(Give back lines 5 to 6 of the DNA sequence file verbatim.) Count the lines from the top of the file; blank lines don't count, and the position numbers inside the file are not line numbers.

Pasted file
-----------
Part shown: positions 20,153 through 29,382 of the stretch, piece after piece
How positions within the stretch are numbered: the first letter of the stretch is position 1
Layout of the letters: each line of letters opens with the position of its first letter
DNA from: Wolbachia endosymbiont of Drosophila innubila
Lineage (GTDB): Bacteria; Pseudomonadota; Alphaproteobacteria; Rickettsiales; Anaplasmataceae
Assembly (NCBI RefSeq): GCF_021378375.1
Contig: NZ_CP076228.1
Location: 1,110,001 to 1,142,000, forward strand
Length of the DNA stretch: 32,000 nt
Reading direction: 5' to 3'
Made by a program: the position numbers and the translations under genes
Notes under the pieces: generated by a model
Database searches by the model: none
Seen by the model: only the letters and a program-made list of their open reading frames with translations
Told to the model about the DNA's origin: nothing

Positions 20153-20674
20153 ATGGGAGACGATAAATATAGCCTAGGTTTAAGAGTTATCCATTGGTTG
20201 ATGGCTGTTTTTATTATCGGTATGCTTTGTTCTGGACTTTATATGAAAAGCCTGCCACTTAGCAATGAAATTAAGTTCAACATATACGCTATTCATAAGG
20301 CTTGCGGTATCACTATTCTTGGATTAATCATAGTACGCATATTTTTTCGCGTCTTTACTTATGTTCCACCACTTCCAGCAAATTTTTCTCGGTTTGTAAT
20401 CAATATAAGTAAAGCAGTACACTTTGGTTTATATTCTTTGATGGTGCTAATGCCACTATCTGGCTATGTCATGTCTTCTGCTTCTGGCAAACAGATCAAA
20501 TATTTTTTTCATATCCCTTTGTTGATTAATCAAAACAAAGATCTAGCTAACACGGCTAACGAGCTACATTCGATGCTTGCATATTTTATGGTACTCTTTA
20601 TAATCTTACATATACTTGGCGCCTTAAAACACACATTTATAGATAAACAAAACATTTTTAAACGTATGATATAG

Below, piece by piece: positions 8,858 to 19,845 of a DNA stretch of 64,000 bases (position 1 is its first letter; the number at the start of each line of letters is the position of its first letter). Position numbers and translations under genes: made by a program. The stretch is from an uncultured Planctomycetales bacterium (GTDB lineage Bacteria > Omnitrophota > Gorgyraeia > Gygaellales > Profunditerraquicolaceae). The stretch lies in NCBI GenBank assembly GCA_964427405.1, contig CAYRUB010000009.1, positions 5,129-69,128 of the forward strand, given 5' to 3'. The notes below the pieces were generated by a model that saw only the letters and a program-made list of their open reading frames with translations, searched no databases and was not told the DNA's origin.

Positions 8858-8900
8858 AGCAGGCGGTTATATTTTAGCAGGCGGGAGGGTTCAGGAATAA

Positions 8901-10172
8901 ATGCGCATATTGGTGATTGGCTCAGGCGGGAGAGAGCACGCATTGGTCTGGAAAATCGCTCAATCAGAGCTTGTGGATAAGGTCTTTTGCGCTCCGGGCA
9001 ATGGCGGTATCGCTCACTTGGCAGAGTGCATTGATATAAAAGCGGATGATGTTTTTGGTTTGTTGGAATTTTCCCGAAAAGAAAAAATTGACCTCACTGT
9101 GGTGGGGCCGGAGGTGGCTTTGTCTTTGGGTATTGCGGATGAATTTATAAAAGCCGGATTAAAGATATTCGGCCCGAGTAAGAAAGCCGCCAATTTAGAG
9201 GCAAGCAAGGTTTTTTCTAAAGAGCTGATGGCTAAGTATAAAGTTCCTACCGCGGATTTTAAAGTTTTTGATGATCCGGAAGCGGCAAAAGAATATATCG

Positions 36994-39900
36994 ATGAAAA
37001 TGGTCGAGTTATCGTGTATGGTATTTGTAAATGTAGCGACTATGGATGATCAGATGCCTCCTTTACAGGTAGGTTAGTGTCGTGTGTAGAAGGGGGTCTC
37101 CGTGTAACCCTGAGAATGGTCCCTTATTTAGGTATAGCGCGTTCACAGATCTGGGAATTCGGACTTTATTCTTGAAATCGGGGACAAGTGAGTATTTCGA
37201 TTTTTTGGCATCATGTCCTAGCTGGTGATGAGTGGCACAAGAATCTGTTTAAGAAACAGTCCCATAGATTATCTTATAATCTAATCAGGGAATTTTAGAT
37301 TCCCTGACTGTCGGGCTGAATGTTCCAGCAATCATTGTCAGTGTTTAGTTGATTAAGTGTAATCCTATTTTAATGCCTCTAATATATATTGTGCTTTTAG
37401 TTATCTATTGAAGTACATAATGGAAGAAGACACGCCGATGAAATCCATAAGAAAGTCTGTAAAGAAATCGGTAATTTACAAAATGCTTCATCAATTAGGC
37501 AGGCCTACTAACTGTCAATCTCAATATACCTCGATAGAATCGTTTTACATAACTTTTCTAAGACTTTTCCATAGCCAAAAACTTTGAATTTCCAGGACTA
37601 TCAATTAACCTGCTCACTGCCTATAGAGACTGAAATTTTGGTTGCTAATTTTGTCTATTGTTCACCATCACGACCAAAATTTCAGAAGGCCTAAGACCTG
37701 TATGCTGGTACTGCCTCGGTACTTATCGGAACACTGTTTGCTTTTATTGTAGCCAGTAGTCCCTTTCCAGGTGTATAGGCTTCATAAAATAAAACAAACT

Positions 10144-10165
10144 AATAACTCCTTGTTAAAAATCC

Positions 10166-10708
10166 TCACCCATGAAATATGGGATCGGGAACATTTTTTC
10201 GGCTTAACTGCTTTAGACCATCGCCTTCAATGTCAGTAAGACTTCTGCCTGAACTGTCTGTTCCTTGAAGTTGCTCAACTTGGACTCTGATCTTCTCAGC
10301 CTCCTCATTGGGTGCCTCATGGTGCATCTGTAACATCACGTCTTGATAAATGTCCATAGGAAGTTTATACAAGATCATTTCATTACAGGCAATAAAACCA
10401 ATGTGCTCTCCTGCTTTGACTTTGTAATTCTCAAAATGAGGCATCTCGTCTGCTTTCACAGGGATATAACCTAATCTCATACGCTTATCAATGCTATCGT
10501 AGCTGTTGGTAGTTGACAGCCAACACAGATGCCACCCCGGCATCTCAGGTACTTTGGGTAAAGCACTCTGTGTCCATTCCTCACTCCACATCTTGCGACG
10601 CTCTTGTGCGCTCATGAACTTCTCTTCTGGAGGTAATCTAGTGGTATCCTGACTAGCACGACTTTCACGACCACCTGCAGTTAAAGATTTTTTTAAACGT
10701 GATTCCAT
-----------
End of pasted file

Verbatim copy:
Lineage (GTDB): Bacteria; Pseudomonadota; Alphaproteobacteria; Rickettsiales; Anaplasmataceae
Assembly (NCBI RefSeq): GCF_021378375.1